RealTime IT News

Google Offers Homepage APIs

UPDATED: Google will let developers add on to its personalized home page -- and maybe build Google Office, one app at a time.

The sultan of search announced the Google Homepage API this week. It's a way of letting outside developers create modules that can be included in users' home pages.

Modules are basically XML files that wrap existing Web content or applications, the company explained on the Google blog. Developers can submit their completed modules to Google for validation and inclusion in the directory.

The company seeded the directory with modules for a weather map, a clock showing the date and time, a tool for customizing the Google logo and two games. End users only need to click an "add" button to include modules in their personalized pages.

Industry watchers are keeping an eye on whether the alliance between Google and Sun Microsystems could lead to a Web-based office productivity suite based on OpenOffice.

By opening the APIs, Google could let third-party developers handle that load.

For example, Writely is a Web-based word-processing and collaboration tool in public beta. Writely CEO Sam Schillace told internetnews.com that his company definitely would create a Google module; the company already has created one for NetVibes, another customizable home page service that lets users mix and match third-party content and ices.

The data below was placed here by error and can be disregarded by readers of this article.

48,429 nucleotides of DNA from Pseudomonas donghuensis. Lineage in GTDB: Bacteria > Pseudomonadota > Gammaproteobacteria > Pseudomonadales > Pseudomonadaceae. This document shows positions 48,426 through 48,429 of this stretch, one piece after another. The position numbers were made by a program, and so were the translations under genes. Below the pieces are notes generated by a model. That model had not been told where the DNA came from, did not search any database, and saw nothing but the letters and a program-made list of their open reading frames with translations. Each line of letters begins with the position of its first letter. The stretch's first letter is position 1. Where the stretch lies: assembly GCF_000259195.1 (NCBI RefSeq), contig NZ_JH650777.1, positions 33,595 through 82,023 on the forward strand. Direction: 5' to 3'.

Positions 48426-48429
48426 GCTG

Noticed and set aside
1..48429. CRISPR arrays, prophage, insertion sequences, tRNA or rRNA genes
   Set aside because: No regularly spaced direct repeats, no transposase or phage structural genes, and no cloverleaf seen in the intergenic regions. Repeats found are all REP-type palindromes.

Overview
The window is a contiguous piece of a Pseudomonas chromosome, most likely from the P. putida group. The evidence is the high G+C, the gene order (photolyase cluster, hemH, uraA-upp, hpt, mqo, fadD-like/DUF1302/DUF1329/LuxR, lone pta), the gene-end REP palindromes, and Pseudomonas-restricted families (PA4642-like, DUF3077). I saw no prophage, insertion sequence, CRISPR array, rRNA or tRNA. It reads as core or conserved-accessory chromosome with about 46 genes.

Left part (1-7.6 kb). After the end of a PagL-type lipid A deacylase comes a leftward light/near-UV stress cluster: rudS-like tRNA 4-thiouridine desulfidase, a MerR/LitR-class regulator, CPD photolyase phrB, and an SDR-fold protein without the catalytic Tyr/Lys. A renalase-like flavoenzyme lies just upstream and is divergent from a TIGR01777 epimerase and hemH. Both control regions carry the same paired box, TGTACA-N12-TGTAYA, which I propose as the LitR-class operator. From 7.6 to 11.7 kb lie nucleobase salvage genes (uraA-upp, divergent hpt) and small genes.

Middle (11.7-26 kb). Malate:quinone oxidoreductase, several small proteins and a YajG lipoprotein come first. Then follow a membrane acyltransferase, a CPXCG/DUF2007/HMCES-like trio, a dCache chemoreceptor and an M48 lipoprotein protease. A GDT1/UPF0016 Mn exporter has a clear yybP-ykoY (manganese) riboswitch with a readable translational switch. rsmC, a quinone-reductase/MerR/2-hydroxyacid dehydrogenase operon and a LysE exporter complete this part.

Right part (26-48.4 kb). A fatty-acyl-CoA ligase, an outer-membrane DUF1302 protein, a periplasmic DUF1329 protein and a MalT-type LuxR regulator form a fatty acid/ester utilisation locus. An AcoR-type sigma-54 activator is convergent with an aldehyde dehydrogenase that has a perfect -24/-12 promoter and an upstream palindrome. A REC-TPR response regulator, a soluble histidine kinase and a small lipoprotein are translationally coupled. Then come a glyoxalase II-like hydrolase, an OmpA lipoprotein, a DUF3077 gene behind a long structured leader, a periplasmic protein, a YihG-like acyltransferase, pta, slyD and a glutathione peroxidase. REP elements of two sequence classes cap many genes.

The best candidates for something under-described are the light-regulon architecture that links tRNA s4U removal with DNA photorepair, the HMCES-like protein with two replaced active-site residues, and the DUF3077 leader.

"I think this will get done pretty soon," Schillace said.

Steven Yen, CEO of TrimPath, the company that provides the Num Sum service, said, "I'm definitely interested in this. Creating a Num Sum module in the Google homepage world to be a natural. I see it as yet another situation where folks wouldn't need to fire up Excel anymore just to crunch a few numbers."

Google's launch of modules follows earlier implementations by MSN and Yahoo .

In June, MSN turned on RSS feeds as part of the customization options of its Start.com personalized home page. Start.com became Windows Live in November. Its latest addition was the integration of the Virtual Earth mapping service, now called Windows Live Local.

Following its purchase of Pixoria, Yahoo began offering Widgets in July. Pixoria created the Konfabulator platform for widget creation, which lets developers create and run the small desktop files that can receive information from Yahoo's content stores without the need for a Web browser. Anyone can build and distribute a Widget.